Donald Trump and the Divine Right of Kings, Part 1

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Donald Trump and the Divine Right of Kings, Part 1

Donald Trump’s relationship with evangelicalism has been fascinating. On the one hand, they’ve formed arguably his largest support base,[1] hailing him as a hero “raised up by God”[2] to combat the “evils” of secularism, homosexuality, PC culture, immigration, and other perceived threats to American Christianity.[3] On the other hand, Christianity’s savior doesn’t seem to be particularly Christian himself. He has always demonstrated a near-total lack of a moral code, as Mark Galli brilliantly elucidated in his Christianity Today article.[4] Furthermore, Trump seems to have no conception of what Christianity actually teaches and even less of an idea of what the Bible says. His attempts at “playing” Christian have ranged from the amusing[5] to the deeply disturbing.[6]

Yet, despite this, Trump’s support among evangelicals remains strong,[7] which raises the question of how do evangelicals reconcile a committed belief to his divine ordination with his apparent lack of Christianity? While the answer’s form varies from person to person, the common idea in most, if not all evangelical defenses of Trump is an appeal to the idea of the Divine Right of Kings, or Presidents, in this case.

The Divine Right of Kings ideology is as old as monarchies, although few today use this term when justifying Donald Trump. This complex ideology that ranges from simple divine approval to absolutism in which the king is totally above the law.[8] The most basic distillation of the idea is that “the authority of kings is derived from God directly, and hence was not derived from their people,” even if the king was elected.[9] The logical result of this theory is that kings are thus only accountable to God, not the people.[10] This does not mean that God will approve everything a king does but it does mean that only God can judge the king; the people are to obey the king, even if he is a bad king.[11] Nor does it mean that the king is technically above the law. However, since the king is authorized by God to make the law, they can make it however they wish.[12]

The relevance of this theory regarding Trump is the next logical conclusion: if God is the one who grants authority to kings, or presidents, if it is only to God that kings, or presidents, are accountable, and if kings, or presidents, are to be obeyed as a moral duty, then it must follow that kings, or presidents, that come to power must be God’s choice and therefore have his approval. Since Trump was surprisingly elected president, he must be God’s choice, a fact made even easier for evangelicals by Trump’s support of similar policies.

Theologically, the backing for this doctrine primarily comes from Romans 13:1-7, which clearly states that “there is no authority except from God, and those that exist have been instituted by God.”[13] Another passage cited as proof of God’s ordination of Trump is Daniel 2:21, which says that “He (God) changes times and seasons; he removes kings and sets up kings; he gives wisdom to the wise and knowledge to those who have understanding.”[14] When confronted with Trump’s apparent lack of Christianity, the rebuttal is to point out that God used non-believing kings such as Nebuchadnezzar, Cyrus, and Ahasuerus.[15] Belief and morality is not, apparently, important to be God’s “Chosen One.”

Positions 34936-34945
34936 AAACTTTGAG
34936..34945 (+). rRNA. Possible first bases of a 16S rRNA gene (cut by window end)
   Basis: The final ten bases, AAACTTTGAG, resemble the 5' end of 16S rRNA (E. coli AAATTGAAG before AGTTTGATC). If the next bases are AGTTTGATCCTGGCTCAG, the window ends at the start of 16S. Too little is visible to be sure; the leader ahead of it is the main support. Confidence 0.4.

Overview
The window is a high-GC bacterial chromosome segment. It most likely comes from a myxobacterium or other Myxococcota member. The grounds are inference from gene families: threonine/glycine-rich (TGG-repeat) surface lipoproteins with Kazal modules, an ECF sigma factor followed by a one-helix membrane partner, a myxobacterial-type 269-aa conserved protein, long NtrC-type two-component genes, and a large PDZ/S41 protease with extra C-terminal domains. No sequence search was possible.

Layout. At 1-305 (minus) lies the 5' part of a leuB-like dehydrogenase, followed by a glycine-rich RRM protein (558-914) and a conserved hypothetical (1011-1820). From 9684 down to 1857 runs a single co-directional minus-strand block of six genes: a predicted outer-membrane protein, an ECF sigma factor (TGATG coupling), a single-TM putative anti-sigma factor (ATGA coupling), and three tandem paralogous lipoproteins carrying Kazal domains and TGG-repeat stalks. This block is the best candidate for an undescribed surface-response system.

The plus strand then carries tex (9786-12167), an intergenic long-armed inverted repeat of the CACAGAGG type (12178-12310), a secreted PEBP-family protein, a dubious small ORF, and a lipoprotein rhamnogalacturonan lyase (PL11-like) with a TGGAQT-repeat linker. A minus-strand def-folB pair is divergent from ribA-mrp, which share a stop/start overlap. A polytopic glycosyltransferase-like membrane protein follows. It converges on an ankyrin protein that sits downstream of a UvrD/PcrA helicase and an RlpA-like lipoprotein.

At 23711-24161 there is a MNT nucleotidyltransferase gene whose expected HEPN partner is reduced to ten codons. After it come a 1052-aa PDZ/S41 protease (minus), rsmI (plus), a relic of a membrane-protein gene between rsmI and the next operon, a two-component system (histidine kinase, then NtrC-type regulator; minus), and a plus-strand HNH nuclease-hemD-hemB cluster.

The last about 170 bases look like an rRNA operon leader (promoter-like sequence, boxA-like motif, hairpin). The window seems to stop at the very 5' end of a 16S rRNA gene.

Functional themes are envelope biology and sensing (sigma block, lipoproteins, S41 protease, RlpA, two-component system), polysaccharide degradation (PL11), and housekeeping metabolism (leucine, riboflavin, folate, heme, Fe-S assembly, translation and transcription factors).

Despite the introduction, the question for this article is not about Trump himself. Rather, it is this argument, the Divine Right of Presidents, if you will, that I wish to examine. Is it biblically valid? Does election mean that God has chosen a particular candidate as his servant? To answer this, I am going to examine the two passages mentioned above in the context of the biblical history of God and kings. In the end, it will be argued that in fact, there is no Divine Right of Presidents and that leadership of any kind is not inherently a sign of God’s approval.

God’s Sovereignty Does Not Mean God’s Approval: Daniel 2:21 and Romans 13:1-7

Daniel 2:21 is the primary verse used to bolster the Divine Right’s argument, reading, “He (God) changes times and seasons; he removes kings and sets up kings; he gives wisdom to the wise and knowledge to those who have understanding.” As straightforward as this may seem, the question must be asked, is God “setting up kings” the same as God approving them?

Well, no. This verse is in the context of Daniel’s famous statue comprised of different metals representing a succession of world powers before God sets up his eternal kingdom. The key contrast is temporary (human) vs eternal (God). Rather than an endorsement of human authority, this verse is an indictment of it: all kings, presidents, governments, and any other human-run institution is flawed and doomed to fail, much like the seasons. Only God’s kingdom is good and therefore it is the only eternal kingdom. All other kings, or presidents, are like temp workers; here for now but quickly discarded as they inevitably turn bad.

If Daniel appeared like a Divine Right’s statement, Romans 13:1-7 looks like a manifesto. The text literally says, “those (in power) that exist have been instituted by God” and “those who resist will incur (God’s) judgment” and “he is a servant of God” and “one must be in subjection.” God appoints leaders and we are obligated to obey them, according to Paul.[16] Case closed.

Well, no. A moment’s thought reveals terrifying logical implications. To apply this passage as Divine Right’s logic wants, it must then apply to all kings. That means Barak Obama was every bit God’s servant as Donald Trump, despite radically different ideologies. Not only that, but every despotic tyrant in history has also had God’s blessing.[17] This alone ought to invalidate the Divine Right’s logic.

Or does it? A sticking point is that Paul wrote this under the rule of a despotic tyrant, Nero,[18] who would less than a decade from this begin a savage persecution of Christians, starting with lopping off Paul’s head. And yet, Paul instructed the Roman Christians to obey him. Is Paul saying that Nero was God’s chosen one?

Well, no. Verse 3 highlights the fundamental reason for obedience: “For rulers are not a terror to good conduct, but to bad. Would you have no fear of the one who is in authority? Then do what is good, and you will receive his approval.”[19] Paul’s entire instruction assumes that doing “good” will meet with approval.